# This agent doesn't support concurrent runs yet.
"time": "T2",
/var/folders/gf/6rnp_mbx5914kx7qmmh7xzmw0000gn/T/ipykernel_80945/ UserWarning: Function evaluate is in beta.
chain_results = evaluate(

View the evaluation results for experiment: 'perfect-sofa-52' at:

0it [00:00, ?it/s]

Review the results

Now that you've tested twice on the "changing" data source, you can check out the results! If you navigate to the "dataset" page and click on the "examples" tab, you can click through different examples and see the predictions for each test run.

Below is the view of the individual dataset rows. We can click on a row to update the example or to see all predictions from different test runs on that example. Let's click on one!

Examples Table Page

In this case, we've selected the example row with the question "How many male and female passengers were there?" The table of linked rows at the bottom of the page shows the predictions for each test run. These are automatically assocaited whenever you call run_on_dataset.

If you look closely at the predictions, you'll see the predictions are different! At first, the agent predicted 577 male and 314 female passengers. Then for the second test run, it predicted 1154 male and 628 female passengers.

However, both test runs were marked as "correct". The values within the data source changed, but the process to retrieve the answer remained the same.

Examples Page

But how can you be sure the "correct" grade is reliable? Now is a good time to spot check the run trace of your custom evaluator to confirm that it is working as expected. If you see arrows on the "correctness" chips in the table, you can directly click on those to see the evaluation trace. Otherwise, you can click through to the run, navigate to the feedback tab, and then click through to find your custom evaluator's trace for that example. Below are screenshots of the retrieved values for each of the runs above.

You can see that the "reference" key contains the dereferenced value from the data source. You can see that it matches the predictions from the runs above! The first one shows 577 male and 314 female passengers.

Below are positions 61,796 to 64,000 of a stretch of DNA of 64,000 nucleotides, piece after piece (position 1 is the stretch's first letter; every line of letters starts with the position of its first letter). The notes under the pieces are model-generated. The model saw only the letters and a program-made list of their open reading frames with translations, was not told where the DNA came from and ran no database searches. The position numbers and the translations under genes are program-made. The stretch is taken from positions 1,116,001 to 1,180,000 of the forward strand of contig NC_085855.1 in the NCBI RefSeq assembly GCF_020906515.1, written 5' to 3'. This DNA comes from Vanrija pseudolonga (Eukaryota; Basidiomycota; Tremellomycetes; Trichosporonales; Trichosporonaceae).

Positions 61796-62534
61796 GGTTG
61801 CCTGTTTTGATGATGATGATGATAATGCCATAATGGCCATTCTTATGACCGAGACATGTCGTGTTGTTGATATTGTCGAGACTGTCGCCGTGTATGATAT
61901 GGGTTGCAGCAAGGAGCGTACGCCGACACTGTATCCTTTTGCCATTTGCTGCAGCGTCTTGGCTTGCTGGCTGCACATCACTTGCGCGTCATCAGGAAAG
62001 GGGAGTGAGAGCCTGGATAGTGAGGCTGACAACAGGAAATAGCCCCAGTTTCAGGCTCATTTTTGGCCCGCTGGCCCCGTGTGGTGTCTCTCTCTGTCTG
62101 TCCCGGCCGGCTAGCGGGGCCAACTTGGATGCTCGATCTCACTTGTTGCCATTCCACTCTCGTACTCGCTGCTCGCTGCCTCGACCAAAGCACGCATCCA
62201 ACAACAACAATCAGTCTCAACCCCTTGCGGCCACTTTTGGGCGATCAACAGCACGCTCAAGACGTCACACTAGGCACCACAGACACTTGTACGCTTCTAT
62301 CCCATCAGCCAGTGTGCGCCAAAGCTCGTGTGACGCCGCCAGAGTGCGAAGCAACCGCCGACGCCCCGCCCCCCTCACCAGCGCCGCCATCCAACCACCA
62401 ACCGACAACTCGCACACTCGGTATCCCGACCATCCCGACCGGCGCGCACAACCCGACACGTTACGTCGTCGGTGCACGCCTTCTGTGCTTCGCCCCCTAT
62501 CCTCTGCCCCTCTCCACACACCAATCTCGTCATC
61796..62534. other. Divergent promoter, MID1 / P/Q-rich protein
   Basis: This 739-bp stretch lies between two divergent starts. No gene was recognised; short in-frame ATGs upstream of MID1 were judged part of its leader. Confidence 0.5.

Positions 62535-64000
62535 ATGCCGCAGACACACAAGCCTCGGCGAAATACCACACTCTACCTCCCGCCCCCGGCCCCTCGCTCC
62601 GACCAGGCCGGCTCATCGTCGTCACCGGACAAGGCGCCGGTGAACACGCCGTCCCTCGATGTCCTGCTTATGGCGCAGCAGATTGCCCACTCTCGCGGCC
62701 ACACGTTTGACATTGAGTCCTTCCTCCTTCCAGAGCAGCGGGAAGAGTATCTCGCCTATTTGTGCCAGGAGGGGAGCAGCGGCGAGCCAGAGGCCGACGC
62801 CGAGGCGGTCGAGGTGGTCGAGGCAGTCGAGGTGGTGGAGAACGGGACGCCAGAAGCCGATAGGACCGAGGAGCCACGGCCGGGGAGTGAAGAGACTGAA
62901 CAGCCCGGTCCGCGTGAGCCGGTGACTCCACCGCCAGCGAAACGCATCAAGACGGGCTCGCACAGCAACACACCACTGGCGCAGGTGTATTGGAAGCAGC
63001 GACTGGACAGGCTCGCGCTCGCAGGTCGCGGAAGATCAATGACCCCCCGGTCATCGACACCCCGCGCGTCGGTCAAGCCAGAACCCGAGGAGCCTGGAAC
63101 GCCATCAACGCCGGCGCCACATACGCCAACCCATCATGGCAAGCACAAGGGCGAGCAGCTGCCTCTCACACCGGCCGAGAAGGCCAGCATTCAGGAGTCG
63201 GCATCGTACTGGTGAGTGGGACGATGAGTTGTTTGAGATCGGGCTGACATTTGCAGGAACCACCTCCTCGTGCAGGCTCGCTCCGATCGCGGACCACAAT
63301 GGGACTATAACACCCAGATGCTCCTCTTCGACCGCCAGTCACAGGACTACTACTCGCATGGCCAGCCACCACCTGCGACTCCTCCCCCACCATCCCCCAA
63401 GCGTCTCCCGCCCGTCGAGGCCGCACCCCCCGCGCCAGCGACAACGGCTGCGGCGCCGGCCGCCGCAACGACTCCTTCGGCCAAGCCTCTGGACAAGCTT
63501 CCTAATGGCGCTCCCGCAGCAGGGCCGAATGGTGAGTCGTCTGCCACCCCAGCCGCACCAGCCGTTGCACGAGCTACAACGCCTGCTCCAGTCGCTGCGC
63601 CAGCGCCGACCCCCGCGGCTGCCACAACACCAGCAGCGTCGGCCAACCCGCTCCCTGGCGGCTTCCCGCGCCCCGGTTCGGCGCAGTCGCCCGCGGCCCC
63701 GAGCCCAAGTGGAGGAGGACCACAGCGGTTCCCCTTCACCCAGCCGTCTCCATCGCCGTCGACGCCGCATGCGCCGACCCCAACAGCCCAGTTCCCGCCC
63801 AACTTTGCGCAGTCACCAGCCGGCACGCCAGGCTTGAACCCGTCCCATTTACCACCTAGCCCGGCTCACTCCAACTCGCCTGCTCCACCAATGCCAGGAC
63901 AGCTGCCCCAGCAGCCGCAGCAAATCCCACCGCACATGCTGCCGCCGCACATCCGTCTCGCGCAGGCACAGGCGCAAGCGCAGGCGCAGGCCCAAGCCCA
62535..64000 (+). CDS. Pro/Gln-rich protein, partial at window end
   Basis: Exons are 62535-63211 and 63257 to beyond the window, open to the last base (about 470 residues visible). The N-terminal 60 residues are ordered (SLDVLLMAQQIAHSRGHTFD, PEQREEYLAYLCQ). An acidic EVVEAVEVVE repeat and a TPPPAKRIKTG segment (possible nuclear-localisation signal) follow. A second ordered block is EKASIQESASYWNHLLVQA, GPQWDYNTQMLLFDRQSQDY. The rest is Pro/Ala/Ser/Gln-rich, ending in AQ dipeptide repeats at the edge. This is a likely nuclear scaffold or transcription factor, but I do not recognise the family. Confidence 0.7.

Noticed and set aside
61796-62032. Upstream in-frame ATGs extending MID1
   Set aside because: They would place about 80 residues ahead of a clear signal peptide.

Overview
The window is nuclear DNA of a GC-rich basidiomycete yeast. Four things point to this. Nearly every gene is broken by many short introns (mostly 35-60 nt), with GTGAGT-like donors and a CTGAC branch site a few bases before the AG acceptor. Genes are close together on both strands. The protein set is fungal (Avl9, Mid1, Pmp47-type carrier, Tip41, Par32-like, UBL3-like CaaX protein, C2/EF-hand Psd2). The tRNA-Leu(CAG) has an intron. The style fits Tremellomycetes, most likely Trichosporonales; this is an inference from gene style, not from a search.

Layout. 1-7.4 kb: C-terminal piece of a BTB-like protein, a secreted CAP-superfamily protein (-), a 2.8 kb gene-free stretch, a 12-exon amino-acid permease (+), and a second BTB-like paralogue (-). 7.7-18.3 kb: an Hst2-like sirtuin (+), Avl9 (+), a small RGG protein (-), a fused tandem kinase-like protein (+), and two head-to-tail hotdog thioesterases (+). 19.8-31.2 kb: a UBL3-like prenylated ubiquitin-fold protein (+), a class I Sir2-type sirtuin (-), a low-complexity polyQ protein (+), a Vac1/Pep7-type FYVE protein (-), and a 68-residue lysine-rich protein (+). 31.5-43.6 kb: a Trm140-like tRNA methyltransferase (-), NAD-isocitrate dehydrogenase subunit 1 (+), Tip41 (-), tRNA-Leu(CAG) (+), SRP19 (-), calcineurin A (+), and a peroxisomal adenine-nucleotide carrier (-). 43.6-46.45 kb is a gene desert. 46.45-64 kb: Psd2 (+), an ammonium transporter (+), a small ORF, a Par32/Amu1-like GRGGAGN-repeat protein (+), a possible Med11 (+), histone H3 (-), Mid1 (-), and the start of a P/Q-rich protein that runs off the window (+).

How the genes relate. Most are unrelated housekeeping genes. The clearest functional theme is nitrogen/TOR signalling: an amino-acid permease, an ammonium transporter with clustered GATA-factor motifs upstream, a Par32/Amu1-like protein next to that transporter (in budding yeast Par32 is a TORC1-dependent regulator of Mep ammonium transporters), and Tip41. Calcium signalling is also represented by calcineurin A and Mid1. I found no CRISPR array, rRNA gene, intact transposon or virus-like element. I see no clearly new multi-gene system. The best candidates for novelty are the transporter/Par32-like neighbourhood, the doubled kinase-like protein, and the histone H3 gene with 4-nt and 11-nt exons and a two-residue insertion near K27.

Examples Page 2

And after the dataframe was updated, the evaluator retrieved the correct value of 1154 male and 628 female passengers, which matches the predictions from the runs above!

Examples page 3

Seems to be working well!


In this walkthrough, you evaluated a Q&A system connected to an evolving data store. You did so by using a custom evaluator that dynamically fetches the answer based on a static reference (in this case, a code snippet).

This is just one way to approach the problem of evaluating Q&A systems when the underlying data source is changing! This approach is simple and directly tests the correctness of your system end-to-end on up-to-date data. It can help if you want to be checking in on your performance periodically.

It is less reliable if your goal is compare two different prompts or models, since the underlying data may differ. Depending on how you dereference the labels, caution and proper permissioning also is important!

Other options to evaluate your system in this scenario include:

  • Freezing or mocking the data source(s) used for evaluation. You can then invest in hand-labeling periodically to make sure the data is still reprentative of the production environment.
  • Testing the query generation capability of your agent directly and evaluate the equivalence of the queries. This is less "end-to-end", but it depending on how you compare, you'd avoid any potential issues caused by unsafe dereferencing.

What other approaches are you using to evaluate your Q&A system? We'd love to hear more - let us know if you have any questions or reach out at